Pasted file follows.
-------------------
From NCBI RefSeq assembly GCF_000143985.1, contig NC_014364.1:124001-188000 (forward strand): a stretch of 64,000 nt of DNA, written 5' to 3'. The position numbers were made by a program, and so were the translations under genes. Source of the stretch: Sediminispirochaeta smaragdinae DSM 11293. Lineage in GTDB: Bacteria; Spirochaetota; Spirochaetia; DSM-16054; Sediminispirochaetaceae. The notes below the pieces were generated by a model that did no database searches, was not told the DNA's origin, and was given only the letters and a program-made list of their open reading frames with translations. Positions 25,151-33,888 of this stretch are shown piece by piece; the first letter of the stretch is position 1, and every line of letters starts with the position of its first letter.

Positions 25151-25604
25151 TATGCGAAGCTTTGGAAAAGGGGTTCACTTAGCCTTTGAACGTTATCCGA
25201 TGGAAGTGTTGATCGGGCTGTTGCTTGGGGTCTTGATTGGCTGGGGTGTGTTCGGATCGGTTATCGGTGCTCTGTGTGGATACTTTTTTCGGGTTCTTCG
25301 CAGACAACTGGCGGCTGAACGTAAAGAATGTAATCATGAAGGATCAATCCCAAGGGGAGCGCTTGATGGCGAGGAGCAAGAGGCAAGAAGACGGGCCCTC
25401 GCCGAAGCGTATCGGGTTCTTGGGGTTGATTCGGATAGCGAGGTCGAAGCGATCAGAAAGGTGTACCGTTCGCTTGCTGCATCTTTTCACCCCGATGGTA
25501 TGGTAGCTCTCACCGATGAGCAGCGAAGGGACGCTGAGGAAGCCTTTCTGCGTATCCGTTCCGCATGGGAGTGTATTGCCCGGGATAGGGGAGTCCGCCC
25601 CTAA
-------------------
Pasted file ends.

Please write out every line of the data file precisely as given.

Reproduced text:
From NCBI RefSeq assembly GCF_000143985.1, contig NC_014364.1:124001-188000 (forward strand): a stretch of 64,000 nt of DNA, written 5' to 3'. The position numbers were made by a program, and so were the translations under genes. Source of the stretch: Sediminispirochaeta smaragdinae DSM 11293. Lineage in GTDB: Bacteria; Spirochaetota; Spirochaetia; DSM-16054; Sediminispirochaetaceae. The notes below the pieces were generated by a model that did no database searches, was not told the DNA's origin, and was given only the letters and a program-made list of their open reading frames with translations. Positions 25,151-33,888 of this stretch are shown piece by piece; the first letter of the stretch is position 1, and every line of letters starts with the position of its first letter.

Positions 25151-25604
25151 TATGCGAAGCTTTGGAAAAGGGGTTCACTTAGCCTTTGAACGTTATCCGA
25201 TGGAAGTGTTGATCGGGCTGTTGCTTGGGGTCTTGATTGGCTGGGGTGTGTTCGGATCGGTTATCGGTGCTCTGTGTGGATACTTTTTTCGGGTTCTTCG
25301 CAGACAACTGGCGGCTGAACGTAAAGAATGTAATCATGAAGGATCAATCCCAAGGGGAGCGCTTGATGGCGAGGAGCAAGAGGCAAGAAGACGGGCCCTC
25401 GCCGAAGCGTATCGGGTTCTTGGGGTTGATTCGGATAGCGAGGTCGAAGCGATCAGAAAGGTGTACCGTTCGCTTGCTGCATCTTTTCACCCCGATGGTA
25501 TGGTAGCTCTCACCGATGAGCAGCGAAGGGACGCTGAGGAAGCCTTTCTGCGTATCCGTTCCGCATGGGAGTGTATTGCCCGGGATAGGGGAGTCCGCCC
25601 CTAA